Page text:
Surfing also provides what has been described by our veterans as ‘a fast track to a tribe’. Humans evolved to live in groups and to be a part of a tribe or community is one of our basic human needs; indeed one of the most commonly reported difficulties faced by the veterans who come to us is a sense of isolation following the close camaraderie of being in the military. The human brain is not designed to function in isolation and when we are isolated our thinking tends to become more distressed or skewed. As anyone who has been in the services or been involved in expedition team work will know, a few hours of sharing raw experiences together, where you are watching out for your fellow beings is, in terms of bonding, far more effective than many hours spent together in a bar, in front of a computer game or even talking.
This understanding, along with the others detailed above is another one of the many that explains the smiles on faces and the many successes we are able to measure at Surf Action.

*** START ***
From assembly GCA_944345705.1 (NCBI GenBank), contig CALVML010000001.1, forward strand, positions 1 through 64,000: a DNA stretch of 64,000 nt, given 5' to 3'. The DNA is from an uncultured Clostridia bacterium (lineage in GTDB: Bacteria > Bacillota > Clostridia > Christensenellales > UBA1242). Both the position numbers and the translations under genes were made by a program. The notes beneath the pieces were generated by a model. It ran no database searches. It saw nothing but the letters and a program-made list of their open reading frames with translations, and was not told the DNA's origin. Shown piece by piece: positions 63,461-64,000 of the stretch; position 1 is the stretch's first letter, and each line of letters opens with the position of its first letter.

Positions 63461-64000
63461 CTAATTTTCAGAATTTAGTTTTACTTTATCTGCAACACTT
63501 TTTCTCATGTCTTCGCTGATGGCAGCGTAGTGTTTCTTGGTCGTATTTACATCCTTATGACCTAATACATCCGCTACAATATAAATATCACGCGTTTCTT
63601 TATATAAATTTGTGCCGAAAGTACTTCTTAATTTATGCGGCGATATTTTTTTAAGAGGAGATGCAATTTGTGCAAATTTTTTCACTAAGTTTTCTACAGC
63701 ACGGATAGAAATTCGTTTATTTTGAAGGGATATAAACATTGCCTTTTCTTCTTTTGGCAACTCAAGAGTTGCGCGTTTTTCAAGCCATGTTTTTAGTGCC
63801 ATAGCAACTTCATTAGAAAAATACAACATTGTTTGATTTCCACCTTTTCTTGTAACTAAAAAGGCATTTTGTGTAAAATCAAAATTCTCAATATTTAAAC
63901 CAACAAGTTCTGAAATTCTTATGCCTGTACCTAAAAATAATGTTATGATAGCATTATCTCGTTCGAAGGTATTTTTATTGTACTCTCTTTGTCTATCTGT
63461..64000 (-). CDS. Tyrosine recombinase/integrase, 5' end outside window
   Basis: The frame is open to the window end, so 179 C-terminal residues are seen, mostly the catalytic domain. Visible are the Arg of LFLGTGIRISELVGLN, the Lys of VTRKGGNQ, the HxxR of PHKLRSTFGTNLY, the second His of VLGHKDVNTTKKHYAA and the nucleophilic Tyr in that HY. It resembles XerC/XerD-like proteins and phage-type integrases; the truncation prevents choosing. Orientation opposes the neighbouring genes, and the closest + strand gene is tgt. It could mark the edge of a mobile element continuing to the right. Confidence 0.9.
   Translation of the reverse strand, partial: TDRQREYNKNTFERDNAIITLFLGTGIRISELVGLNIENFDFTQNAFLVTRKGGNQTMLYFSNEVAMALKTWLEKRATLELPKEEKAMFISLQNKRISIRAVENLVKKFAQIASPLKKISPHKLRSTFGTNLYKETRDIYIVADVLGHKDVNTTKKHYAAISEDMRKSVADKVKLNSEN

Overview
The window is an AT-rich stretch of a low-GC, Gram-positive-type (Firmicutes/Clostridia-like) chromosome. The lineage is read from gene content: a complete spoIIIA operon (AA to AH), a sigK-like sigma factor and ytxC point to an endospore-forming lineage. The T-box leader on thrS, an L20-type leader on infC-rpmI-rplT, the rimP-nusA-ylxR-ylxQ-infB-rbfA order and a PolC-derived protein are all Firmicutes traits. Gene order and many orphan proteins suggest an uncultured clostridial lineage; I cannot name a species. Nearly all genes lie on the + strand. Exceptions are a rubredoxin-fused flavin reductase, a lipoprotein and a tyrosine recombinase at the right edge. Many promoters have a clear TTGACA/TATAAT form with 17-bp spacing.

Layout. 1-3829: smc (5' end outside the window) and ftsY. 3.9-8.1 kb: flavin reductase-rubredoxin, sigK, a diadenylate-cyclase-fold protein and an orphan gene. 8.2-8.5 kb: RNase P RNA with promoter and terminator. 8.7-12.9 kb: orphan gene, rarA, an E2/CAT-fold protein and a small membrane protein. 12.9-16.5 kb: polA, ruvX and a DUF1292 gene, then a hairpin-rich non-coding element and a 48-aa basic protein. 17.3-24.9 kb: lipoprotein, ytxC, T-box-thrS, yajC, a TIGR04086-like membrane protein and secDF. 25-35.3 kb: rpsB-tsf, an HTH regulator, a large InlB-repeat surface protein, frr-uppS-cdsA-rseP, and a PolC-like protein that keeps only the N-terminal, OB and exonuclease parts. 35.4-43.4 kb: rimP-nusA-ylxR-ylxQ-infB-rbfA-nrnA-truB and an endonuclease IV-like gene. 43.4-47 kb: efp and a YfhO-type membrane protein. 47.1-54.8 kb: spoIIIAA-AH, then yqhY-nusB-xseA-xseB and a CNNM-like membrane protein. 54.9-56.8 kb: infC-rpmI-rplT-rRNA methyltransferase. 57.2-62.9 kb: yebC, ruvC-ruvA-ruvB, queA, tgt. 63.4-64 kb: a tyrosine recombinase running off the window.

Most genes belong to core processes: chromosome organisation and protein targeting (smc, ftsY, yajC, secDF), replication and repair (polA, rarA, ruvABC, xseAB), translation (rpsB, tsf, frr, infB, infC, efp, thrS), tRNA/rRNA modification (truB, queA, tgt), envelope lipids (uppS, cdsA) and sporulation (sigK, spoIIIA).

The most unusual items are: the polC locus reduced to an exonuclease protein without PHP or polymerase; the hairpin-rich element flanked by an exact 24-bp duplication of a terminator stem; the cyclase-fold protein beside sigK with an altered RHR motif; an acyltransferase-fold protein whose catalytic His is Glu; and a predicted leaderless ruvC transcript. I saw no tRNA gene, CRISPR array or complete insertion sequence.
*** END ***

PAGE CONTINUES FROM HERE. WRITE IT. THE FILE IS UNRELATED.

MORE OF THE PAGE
The effectiveness of surfing as a tool for improving veterans’ mental health, and in particular those suffering from PTSD, has recently been researched and published by Dr Nick Caddick of Loughborough University in association with Surf Action and published in the journals ‘Qualitative Health Research’ and ‘Sociology of Health and Illness’.
Dr Nick Caddick
Nick is a psychology research associate specialising in the areas of physical activity, mental health and military/veteran studies in the Peter Harrison Centre for Disability Sport at Loughborough University. The research, supervised by Dr. Brett Smith, sought to understand the impact that surfing has had in the lives of the Surf Action veterans. In particular, the research investigated the role of surfing in supporting the psychological health and well-being of veterans in the aftermath of trauma. Nick also worked at the European Centre for Environment and Human Health in Truro as part of his research into surfing and the ‘Blue Gym’.